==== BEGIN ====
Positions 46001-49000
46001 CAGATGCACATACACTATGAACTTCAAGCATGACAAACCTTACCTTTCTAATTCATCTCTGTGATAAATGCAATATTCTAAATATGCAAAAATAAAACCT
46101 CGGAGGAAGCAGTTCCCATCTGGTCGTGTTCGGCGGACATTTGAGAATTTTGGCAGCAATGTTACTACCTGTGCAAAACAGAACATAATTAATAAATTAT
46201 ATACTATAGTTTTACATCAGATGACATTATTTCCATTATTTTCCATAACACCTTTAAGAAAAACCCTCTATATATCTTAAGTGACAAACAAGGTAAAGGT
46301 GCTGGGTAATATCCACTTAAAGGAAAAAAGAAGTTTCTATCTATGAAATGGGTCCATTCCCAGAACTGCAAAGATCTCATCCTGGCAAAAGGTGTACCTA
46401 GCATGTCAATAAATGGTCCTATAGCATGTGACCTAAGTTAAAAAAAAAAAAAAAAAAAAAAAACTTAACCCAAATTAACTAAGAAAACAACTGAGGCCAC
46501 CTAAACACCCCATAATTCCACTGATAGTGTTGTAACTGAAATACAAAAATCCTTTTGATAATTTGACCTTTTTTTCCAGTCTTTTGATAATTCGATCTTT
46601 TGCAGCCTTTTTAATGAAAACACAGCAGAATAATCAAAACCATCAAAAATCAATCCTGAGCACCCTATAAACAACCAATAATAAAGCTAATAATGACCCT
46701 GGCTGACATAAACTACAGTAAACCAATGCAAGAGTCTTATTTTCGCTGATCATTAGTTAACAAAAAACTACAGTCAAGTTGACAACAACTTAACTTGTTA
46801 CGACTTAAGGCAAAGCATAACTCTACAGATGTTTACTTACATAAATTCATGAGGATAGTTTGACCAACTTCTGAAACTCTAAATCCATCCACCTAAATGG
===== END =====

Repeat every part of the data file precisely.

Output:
Positions 46001-49000
46001 CAGATGCACATACACTATGAACTTCAAGCATGACAAACCTTACCTTTCTAATTCATCTCTGTGATAAATGCAATATTCTAAATATGCAAAAATAAAACCT
46101 CGGAGGAAGCAGTTCCCATCTGGTCGTGTTCGGCGGACATTTGAGAATTTTGGCAGCAATGTTACTACCTGTGCAAAACAGAACATAATTAATAAATTAT
46201 ATACTATAGTTTTACATCAGATGACATTATTTCCATTATTTTCCATAACACCTTTAAGAAAAACCCTCTATATATCTTAAGTGACAAACAAGGTAAAGGT
46301 GCTGGGTAATATCCACTTAAAGGAAAAAAGAAGTTTCTATCTATGAAATGGGTCCATTCCCAGAACTGCAAAGATCTCATCCTGGCAAAAGGTGTACCTA
46401 GCATGTCAATAAATGGTCCTATAGCATGTGACCTAAGTTAAAAAAAAAAAAAAAAAAAAAAAACTTAACCCAAATTAACTAAGAAAACAACTGAGGCCAC
46501 CTAAACACCCCATAATTCCACTGATAGTGTTGTAACTGAAATACAAAAATCCTTTTGATAATTTGACCTTTTTTTCCAGTCTTTTGATAATTCGATCTTT
46601 TGCAGCCTTTTTAATGAAAACACAGCAGAATAATCAAAACCATCAAAAATCAATCCTGAGCACCCTATAAACAACCAATAATAAAGCTAATAATGACCCT
46701 GGCTGACATAAACTACAGTAAACCAATGCAAGAGTCTTATTTTCGCTGATCATTAGTTAACAAAAAACTACAGTCAAGTTGACAACAACTTAACTTGTTA
46801 CGACTTAAGGCAAAGCATAACTCTACAGATGTTTACTTACATAAATTCATGAGGATAGTTTGACCAACTTCTGAAACTCTAAATCCATCCACCTAAATGG